One week before Clarence Valley votes on a motion to ban native forestry in the NSW North-East, Councillors attended a field trip “showcasing the total sustainable forest management and harvesting process.”
Organised by the local community, Councillors were taken through the various stages of planning and harvesting within an approved area of the State Forest.
As part of the field trip, Dean Caton and Dean Kearney from NSW Forest Corporation provided Councillors with access to detailed planning “that provides exacting detail in real-time.”
The forest industry has had a long history in North East NSW and is considered the engine room for the local hardwood timber industry.
Timber NSW CEO Maree McCaskill said there were “constant questions and detailed explanations” to ensure that the Councillors “were familiar with the detail required for a harvesting operation.”
Speaking to the Wood Central Publisher, Ms McCaskill said the Councillors “also went through requirements to ensure that feed, hollow-bearing, and any classified “old growth” trees remain protected.”
According to Ms McCaskill, the trip was led by Donna Layton, Kristy Hackett of Marshall Notaras Hardwoods, Lorna Greensill and Cherie Baynham of Greensill Bros, Kirsty Parker of M&M Timbers and Andrew Favelle of Abbey Timber in Sydney.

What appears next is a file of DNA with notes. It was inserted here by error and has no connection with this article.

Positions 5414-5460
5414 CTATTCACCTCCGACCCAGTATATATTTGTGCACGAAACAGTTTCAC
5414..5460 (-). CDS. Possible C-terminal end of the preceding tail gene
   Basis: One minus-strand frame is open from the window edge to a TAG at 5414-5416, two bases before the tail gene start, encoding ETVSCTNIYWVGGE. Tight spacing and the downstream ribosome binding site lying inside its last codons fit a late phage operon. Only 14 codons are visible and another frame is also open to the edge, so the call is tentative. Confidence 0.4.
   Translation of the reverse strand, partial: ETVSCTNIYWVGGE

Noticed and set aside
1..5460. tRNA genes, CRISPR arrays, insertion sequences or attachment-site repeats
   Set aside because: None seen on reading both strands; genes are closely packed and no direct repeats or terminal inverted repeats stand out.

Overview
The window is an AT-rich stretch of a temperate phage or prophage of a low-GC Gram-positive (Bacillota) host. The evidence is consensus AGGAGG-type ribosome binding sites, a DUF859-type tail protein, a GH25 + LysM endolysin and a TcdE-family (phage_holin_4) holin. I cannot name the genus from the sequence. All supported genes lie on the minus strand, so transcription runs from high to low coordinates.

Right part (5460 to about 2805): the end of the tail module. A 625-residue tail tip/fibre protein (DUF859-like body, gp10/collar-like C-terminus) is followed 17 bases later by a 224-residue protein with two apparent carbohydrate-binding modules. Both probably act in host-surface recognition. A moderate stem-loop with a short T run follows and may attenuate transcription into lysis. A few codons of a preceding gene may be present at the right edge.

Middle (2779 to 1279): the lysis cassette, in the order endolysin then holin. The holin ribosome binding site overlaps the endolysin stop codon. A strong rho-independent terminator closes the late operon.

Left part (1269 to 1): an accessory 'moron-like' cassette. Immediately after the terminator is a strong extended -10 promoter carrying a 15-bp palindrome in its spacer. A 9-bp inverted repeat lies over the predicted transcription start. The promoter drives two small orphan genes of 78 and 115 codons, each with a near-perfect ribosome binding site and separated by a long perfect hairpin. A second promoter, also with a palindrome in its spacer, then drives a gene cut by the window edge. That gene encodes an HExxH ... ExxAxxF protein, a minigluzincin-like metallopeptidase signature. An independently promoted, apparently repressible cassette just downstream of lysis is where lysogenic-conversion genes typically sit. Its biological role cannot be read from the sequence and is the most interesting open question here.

It follows community backlash after the council pushed to ban native forest harvesting in the region.
In June, council members attempted to bring a motion to support a ban on native forestry after a block of local governments passed a motion at the NSW Local Government Association conference last year.
The council’s Biodiversity Advisory Committee raised concerns with Mayor Ian Tiley, acknowledging that “preservation of native forests has a strong ecological footprint.”
At a packed June meeting, Councillor Debrah Novak moved a council resolution to delay the council debate until October, acknowledging that a decision required consultation with the community.
The field trip was a key recommendation from a 36-page Timber NSW submission tabled to the council before the vote.
It alleges the Biodiversity Advisory Committee failed to meet the standards of the Council’s Charter on multiple fronts.
In particular, “the lack of input by other relevant Council committees (Economic Development & Tourism Advisory Committee, Community & Cultural Advisory Committee, Climate Change Advisory Committee) into the report and on the issue of native forestry in the region.”
In August, Wood Central revealed that the council had received 3,400 submissions, with the decision drawing “an unprecedented response” from the local community.
More than 100 residents came to Clarence Valley council offices to deliver submissions.
Speaking to local radio, Donna Layton, a resident of South Grafton, was amazed by the local turnout.
“We did not expect this many people; we expected more for the October meeting,” Ms Layton said.
The council will debate the motion next Tuesday, the 24th of October, 2023.
The meeting will be held at 3pm at the Clarence Valley Council Maclean chambers at 50 River Street, Maclean, with Ms McCaskill stating, “No doubt there will be a full house in the public gallery.”